Fiscally responsible reforms for students, workers and retirees.
FOR IMMEDIATE RELEASE
CONTACT: Alexa Marrero
McKeon Statement on Motion to Instruct Conferees on the "College Cost Reduction Act" (H.R. 2669)
Mr. Speaker, I thank my friend for yielding.
Let me begin by saying how I wish we had followed a more open and inclusive process up to this point. My friends on the other side of the aisle pledged that the 110th Congress would be the most fair, open, and honest in history. Yet, it is my understanding that the Democrats are close to finalizing an agreement on a conference report, before conferees have even been named, and with little input from House Republicans. There’s nothing fair, open, or honest about that.
The Senate Budget Committee Chairman predicted months ago that the budget reconciliation process was in danger of being abused as a “stalking horse” for new spending, and looking back, he could not have been more on-target. The House bill, in fact, included one of the most significant increases in higher education entitlement spending we have ever witnessed – establishing nine new entitlement programs. And bear in mind, most of that new spending isn’t even targeted toward low-income students – but rather at institutions, philanthropic organizations, and graduates.
That is a remarkable change from the historical function of federal student aid programs. For more than four decades, these programs have existed for a single purpose: to give our neediest students a chance at obtaining a college degree and pursuing the American Dream. The House bill turns its back on that tradition.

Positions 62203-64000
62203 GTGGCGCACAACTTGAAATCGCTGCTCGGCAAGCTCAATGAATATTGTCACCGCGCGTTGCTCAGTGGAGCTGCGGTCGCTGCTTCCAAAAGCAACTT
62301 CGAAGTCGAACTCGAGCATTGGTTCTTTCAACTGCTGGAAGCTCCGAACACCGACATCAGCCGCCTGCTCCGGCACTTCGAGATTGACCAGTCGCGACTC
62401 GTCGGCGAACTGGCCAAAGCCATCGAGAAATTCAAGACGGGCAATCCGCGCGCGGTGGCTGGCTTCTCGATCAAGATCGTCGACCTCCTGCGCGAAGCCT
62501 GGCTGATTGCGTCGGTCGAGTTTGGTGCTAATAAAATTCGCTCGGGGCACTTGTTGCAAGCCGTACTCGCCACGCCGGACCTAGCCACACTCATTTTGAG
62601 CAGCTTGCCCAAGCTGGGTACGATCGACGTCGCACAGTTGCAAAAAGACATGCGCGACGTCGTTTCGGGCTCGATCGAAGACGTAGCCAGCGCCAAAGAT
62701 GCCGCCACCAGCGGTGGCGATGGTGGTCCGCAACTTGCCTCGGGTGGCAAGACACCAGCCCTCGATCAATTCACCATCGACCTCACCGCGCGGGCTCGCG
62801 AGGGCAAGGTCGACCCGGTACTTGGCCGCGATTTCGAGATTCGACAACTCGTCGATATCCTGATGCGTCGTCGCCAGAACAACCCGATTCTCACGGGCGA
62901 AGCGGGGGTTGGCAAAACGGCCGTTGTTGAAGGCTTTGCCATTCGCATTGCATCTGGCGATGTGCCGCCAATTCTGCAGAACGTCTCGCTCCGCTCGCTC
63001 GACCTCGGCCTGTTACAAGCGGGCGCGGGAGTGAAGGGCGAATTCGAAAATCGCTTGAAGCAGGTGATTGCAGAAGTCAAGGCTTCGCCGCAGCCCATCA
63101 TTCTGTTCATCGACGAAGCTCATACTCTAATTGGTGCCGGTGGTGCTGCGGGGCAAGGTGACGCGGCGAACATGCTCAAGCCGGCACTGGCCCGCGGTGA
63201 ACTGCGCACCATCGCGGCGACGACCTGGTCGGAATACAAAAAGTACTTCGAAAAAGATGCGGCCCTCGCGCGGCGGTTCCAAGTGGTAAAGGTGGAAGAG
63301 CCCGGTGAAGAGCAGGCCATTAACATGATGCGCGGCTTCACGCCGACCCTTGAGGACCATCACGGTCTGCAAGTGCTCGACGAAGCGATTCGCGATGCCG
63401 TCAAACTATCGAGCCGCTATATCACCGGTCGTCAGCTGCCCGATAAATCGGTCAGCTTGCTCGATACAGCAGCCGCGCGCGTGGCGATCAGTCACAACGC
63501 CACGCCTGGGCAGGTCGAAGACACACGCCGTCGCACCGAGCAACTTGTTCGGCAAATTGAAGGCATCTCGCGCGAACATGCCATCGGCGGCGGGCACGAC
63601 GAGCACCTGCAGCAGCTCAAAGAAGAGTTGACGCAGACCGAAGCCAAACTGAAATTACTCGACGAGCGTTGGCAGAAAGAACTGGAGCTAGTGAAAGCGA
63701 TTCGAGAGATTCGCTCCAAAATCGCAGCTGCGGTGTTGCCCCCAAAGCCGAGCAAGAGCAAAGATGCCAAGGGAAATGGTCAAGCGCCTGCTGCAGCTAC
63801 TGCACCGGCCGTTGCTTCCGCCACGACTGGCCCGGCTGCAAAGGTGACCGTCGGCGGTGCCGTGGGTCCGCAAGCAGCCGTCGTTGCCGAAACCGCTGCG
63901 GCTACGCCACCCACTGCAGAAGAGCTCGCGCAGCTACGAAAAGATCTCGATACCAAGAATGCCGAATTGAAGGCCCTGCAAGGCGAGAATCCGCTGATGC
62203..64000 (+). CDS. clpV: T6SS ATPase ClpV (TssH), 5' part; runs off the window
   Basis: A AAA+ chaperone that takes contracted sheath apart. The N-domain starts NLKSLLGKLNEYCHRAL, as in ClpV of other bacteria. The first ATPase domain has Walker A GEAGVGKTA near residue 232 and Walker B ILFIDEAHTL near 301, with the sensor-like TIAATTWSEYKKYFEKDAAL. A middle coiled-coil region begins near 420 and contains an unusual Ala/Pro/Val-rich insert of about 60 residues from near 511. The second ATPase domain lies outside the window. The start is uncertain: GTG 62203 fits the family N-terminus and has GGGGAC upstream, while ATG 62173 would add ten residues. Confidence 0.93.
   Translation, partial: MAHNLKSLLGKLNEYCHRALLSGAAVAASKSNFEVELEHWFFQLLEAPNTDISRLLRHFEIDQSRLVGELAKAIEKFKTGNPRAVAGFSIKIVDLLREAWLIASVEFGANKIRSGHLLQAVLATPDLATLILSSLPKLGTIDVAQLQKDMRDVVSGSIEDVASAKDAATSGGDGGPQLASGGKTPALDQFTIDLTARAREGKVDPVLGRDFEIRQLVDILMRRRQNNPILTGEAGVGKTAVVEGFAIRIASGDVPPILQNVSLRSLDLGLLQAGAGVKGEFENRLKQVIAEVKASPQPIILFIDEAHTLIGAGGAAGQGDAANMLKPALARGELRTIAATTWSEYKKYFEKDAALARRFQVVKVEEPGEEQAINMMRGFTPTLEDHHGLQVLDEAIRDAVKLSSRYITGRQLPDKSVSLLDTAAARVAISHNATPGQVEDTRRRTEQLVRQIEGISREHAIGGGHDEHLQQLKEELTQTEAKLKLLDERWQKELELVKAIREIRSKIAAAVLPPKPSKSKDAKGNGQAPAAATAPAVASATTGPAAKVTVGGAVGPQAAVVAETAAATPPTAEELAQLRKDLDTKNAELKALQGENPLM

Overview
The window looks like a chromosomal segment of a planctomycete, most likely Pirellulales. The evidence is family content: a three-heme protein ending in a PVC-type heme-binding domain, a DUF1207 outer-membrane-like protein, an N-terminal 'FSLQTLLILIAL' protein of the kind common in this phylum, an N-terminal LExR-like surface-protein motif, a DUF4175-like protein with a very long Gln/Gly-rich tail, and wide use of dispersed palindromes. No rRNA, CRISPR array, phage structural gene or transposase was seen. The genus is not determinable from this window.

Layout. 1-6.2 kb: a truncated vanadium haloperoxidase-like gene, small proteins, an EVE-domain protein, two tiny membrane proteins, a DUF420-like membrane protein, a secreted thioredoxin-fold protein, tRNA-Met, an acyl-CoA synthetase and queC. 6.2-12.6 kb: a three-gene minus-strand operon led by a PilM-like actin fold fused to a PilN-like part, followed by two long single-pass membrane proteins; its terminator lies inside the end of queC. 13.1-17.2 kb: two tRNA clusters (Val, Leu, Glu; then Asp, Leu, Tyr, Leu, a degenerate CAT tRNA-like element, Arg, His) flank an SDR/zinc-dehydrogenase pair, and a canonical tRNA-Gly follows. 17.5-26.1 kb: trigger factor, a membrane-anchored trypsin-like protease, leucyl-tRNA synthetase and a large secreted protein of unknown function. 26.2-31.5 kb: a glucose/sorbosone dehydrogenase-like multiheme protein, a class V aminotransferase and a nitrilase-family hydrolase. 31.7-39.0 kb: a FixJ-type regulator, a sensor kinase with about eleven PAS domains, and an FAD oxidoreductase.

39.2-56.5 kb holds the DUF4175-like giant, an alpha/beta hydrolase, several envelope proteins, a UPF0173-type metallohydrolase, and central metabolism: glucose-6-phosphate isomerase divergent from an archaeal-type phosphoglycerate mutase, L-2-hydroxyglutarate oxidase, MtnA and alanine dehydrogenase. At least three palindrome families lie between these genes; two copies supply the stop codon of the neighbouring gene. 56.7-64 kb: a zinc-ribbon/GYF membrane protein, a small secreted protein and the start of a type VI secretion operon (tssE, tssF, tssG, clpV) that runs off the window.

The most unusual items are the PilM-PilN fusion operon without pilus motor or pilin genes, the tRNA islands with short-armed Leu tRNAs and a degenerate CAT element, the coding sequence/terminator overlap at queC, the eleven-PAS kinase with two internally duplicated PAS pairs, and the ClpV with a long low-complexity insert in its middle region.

House Republicans support strengthening our nation’s student aid programs, but we do not support targeting scarce federal student aid resources at wealthy philanthropic organizations, universities with million or billion dollar endowments, and college graduates. And we certainly do not support doing so at the expense of the market-based FFEL program, which has been a success by any measure.
There is a way, Mr. Speaker, that we can avoid making this critical mistake. Slightly reducing the cuts to lender subsidies and redirecting funding to provide additional support for Pell Grants rather than creating costly new entitlement programs are two steps that could be taken in an effort to achieve bipartisan support for this bill. I believe the final step is to include language that would allow for a careful analysis of possible auction scenarios to determine if an auction is really in the best interest of students and taxpayers before requiring its implementation. In fact, I have heard from many Members, including 14 Democrats, who expressed concern about the automatic implementation of an auction and encourage that we approach any auction proposal with caution. If the conference report achieves these goals, I believe we can achieve strong bipartisan support for this bill. Doing anything less could endanger our support and trigger a presidential veto threat, just as the House bill did in July. So, as we prepare to formalize a conference report, I urge my colleagues on the other side of the aisle to bear this in mind.
Mr. Speaker, I believe another part of the Senate’s reconciliation bill also deserves the attention of this chamber and inclusion in our conference report – specifically, the provision that would block the importation of terrorists detained at Guantanamo Bay into American communities.
We are a nation at war, and Guantanamo provides the highest level of security to ensure our enemies do not endanger American lives. Some Democrats have suggested that the site be closed and terrorists be sent into American communities such as Edwards Air Force Base in my district; Fort Knox, Kentucky; Quantico, Virginia; and others.
But make no mistake: transferring terrorist detainees to these communities will create an opportunity for our enemies to escape, recruit, and disseminate their terrorist skills. And it would make these domestic facilities prime targets for any attack that al-Qaeda is able to mount within our borders. Congress simply should not allow this to occur, and I thank the Senate for including this important language in its reconciliation bill.
I urge my colleagues to do the same by voting yes on this motion to instruct, and I yield back the balance of my time.